Face detection with OpenCV

Face detection with OpenCV

OpenCV is the most popular library for computer vision. Originally written in C/C++, it now provides bindings for Python.

OpenCV uses machine learning algorithms to search for faces within a picture. For something as complicated as a face, there isn’t one simple test that will tell you if it found a face or not. Instead, there are thousands of small patterns/features that must be matched. The algorithms break the task of identifying the face into thousands of smaller, bite-sized tasks, each of which is easy to solve. These tasks are also called classifiers.

For something like a face, you might have 6,000 or more classifiers, all of which must match for a face to be detected (within error limits, of course). But therein lies the problem: For face detection, the algorithm starts at the top left of a picture and moves down across small blocks of data, looking at each block, constantly asking, “Is this a face? … Is this a face? … Is this a face?” Since there are 6,000 or more tests per block, you might have millions of calculations to do, which will grind your computer to a halt.

To make this work, OpenCV uses cascades. What’s a cascade? The best answer can be found from the dictionary: A waterfall or series of waterfalls.

Like a series of waterfalls, the OpenCV cascade breaks the problem of detecting faces into multiple stages. For each block, it does a very rough and quick test. If that passes, it does a slightly more detailed test, and so on. The algorithm may have 30–50 of these stages or cascades, and it will only detect a face if all stages pass. The advantage is that the majority of the pictures will return negative during the first few stages, which means the algorithm won’t waste time testing all 6,000 features on it. Instead of taking hours, face detection can now be done in real time.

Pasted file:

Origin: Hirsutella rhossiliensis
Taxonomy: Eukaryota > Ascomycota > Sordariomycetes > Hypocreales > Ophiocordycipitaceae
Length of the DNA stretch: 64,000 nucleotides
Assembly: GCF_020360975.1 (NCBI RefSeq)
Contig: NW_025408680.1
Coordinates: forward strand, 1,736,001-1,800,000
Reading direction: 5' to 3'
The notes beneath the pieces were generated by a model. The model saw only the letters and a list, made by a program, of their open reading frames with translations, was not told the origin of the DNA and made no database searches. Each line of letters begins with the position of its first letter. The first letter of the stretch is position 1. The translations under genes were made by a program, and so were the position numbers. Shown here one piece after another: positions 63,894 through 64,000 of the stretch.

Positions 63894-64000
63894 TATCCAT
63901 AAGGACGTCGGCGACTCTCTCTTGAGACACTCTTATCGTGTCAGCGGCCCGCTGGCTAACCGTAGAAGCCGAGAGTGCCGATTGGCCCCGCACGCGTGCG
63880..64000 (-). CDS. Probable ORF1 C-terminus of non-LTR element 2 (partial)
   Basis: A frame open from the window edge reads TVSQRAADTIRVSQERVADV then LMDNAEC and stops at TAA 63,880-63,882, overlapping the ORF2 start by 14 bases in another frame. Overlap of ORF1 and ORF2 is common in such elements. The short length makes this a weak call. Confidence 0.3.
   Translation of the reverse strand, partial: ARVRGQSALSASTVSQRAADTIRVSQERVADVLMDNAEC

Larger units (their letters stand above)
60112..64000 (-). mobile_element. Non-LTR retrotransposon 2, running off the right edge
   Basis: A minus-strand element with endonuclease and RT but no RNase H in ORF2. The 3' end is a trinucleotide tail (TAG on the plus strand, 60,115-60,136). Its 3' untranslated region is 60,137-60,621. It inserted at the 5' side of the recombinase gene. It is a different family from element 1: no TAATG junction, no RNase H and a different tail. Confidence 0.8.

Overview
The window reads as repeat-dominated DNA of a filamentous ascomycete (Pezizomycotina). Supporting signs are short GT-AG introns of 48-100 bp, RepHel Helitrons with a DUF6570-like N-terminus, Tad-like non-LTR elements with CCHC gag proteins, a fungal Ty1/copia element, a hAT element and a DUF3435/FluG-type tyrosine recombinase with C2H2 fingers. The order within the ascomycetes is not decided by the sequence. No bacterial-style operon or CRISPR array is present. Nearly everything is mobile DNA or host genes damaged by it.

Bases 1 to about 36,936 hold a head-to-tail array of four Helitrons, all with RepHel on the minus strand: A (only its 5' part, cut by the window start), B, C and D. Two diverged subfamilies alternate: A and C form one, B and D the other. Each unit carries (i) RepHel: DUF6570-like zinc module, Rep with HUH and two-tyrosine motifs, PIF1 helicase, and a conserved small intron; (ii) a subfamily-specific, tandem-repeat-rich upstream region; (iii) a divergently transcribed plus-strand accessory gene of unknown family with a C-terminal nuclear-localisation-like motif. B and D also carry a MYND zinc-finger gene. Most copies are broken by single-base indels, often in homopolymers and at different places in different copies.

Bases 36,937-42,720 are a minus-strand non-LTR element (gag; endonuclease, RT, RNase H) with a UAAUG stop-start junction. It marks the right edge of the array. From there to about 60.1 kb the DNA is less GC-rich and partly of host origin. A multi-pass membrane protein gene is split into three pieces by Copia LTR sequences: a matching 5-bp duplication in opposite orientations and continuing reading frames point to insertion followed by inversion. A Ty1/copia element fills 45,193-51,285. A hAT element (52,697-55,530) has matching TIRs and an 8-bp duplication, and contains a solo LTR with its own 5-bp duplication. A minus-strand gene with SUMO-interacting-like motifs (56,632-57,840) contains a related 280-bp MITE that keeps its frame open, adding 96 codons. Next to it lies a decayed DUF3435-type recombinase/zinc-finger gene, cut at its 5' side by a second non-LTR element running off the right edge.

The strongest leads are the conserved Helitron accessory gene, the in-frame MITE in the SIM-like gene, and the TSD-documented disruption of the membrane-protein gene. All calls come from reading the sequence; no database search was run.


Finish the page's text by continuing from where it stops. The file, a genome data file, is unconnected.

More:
Cascades in practice

Though the theory may sound complicated, in practice it is quite easy. The cascades themselves are just a bunch of XML files that contain OpenCV data used to detect objects. You initialize your code with the cascade you want, and then it does the work for you.

Since face detection is such a common case, OpenCV comes with a number of built-in cascades for detecting everything from faces to eyes to hands and legs. There are even cascades for non-human things.

Here is how face detection with OpenCV works.

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